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I am trying to learn shell scripting and following the tutorials on tutorialspoint when I came across this problem with arithmetic comparison.

$VAL1=10
$VAL2=20
$VAL3=10

if [ $VAL1 == $VAL2 ]
then
    echo "equal"
else
    echo "not equal"
fi

but I got a [: ==: unexpected operator I am not sure why the comparison operator did not work. I know I can also use rational operators, but I want to know why '==' is not defined.

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as your title says ksh (but your tag says bash) , you can use == inside of (( ... == ... )) tests (which I also believe are OK in bash). Good luck. –  shellter Dec 3 '12 at 2:03

1 Answer 1

You want to change it to:

VAL1=10
VAL2=20
VAL3=10

if [ "$VAL1" -eq "$VAL2" ]
then
    echo "equal"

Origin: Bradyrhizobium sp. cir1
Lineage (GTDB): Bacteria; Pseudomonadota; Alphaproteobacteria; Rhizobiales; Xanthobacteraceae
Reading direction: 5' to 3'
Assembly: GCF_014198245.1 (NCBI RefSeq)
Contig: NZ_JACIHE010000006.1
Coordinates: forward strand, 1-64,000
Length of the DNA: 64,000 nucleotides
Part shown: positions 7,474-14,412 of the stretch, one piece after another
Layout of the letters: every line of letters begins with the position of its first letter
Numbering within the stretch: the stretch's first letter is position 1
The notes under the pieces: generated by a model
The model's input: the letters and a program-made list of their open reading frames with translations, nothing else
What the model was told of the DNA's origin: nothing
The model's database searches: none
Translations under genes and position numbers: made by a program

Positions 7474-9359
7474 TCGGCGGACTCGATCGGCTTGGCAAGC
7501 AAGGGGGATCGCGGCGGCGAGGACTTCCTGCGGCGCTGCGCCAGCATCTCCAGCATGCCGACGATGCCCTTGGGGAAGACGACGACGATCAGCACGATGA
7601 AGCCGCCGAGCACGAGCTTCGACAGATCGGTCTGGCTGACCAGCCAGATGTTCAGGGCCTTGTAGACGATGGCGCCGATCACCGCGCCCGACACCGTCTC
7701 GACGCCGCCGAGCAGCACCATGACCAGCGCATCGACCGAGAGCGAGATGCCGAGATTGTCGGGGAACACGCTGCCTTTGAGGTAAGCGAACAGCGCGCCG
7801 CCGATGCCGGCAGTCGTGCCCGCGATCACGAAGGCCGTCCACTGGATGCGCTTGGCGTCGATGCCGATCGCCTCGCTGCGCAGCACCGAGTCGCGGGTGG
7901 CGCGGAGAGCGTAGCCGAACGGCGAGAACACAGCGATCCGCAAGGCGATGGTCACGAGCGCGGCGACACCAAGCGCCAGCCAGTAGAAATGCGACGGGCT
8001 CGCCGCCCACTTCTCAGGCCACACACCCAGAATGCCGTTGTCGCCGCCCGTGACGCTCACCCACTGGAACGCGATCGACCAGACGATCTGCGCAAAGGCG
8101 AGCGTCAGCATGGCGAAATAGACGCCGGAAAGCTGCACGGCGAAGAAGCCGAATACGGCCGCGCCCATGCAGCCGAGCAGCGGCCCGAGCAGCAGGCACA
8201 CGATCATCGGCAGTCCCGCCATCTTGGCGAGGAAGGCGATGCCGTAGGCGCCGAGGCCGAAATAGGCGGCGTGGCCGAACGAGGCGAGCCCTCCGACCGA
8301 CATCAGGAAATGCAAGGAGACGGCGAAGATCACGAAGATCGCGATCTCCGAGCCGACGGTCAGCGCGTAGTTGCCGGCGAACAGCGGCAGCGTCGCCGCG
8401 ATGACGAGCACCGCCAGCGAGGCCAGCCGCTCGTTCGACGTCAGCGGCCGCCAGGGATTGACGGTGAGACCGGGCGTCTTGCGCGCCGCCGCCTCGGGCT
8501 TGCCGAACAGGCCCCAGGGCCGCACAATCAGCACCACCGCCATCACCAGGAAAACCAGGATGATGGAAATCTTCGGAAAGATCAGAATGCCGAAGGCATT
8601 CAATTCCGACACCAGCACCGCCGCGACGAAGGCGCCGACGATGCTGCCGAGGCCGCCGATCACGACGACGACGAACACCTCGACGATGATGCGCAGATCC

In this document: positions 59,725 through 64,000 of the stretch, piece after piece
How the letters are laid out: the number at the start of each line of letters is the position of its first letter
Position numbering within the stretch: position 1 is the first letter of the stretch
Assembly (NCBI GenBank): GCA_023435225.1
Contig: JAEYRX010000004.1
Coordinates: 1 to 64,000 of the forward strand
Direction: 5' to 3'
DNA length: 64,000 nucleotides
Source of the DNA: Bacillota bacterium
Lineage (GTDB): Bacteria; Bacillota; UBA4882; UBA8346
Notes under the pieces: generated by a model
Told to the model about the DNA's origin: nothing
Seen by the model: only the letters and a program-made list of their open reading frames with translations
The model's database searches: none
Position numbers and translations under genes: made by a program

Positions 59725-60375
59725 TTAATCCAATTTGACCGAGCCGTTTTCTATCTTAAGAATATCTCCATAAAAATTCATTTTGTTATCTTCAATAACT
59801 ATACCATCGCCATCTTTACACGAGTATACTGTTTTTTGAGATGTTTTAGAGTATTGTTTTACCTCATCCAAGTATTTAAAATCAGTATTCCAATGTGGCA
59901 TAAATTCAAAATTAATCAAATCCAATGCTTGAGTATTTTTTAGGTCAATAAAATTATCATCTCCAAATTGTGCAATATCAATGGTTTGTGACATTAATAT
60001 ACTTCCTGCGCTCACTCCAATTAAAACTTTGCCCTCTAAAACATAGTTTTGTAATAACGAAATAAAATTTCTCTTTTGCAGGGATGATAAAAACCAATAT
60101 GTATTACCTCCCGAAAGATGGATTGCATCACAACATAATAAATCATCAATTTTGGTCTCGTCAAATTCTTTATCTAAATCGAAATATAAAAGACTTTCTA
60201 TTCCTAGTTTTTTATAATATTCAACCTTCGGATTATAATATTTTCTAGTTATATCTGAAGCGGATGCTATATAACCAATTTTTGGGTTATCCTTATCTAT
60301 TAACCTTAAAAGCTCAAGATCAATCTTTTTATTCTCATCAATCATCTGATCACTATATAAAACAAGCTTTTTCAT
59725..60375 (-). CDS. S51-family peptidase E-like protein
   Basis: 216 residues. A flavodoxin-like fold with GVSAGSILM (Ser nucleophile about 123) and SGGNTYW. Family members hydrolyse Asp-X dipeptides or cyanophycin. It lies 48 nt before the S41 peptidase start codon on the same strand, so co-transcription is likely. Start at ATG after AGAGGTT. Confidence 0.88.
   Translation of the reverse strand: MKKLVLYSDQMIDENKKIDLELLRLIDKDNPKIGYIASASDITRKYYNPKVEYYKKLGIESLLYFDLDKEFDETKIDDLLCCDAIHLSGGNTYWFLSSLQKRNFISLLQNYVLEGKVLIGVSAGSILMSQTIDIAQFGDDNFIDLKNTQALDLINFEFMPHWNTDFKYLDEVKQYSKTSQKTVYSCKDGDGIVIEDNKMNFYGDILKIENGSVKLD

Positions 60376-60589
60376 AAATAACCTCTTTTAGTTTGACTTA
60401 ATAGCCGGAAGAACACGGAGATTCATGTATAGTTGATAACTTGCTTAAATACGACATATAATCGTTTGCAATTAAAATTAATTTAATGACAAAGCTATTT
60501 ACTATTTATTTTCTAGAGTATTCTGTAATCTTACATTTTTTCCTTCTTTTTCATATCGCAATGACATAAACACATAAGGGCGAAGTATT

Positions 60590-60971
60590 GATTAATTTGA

else
    echo "not equal"
fi

Explanations:

  • Don't add the $ for the lvalue (variable being assigned) in an assignment.
  • Always wrap your variables with double-quotes in tests. The [: ==: unexpected operator error you got is because, since VAL1 / VAL2 were not assigned properly earlier, ksh expansion of your test actually ends up resolving to this: if [ == ] - (but you see that it's actually not a problem about == being undefined)
  • Use the following for numeric comparisons instead of the == notation:
    • -eq (==)
    • -ne (!=)
    • -gt (>)
    • -ge (>=)
    • -lt (<)
    • -le (<=)
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Thank you for the quick respond. –  Jack Dec 3 '12 at 0:58
    
@Jack np =) if you've found the answer useful, you can upvote it / accept it! –  sampson-chen Dec 3 '12 at 4:19

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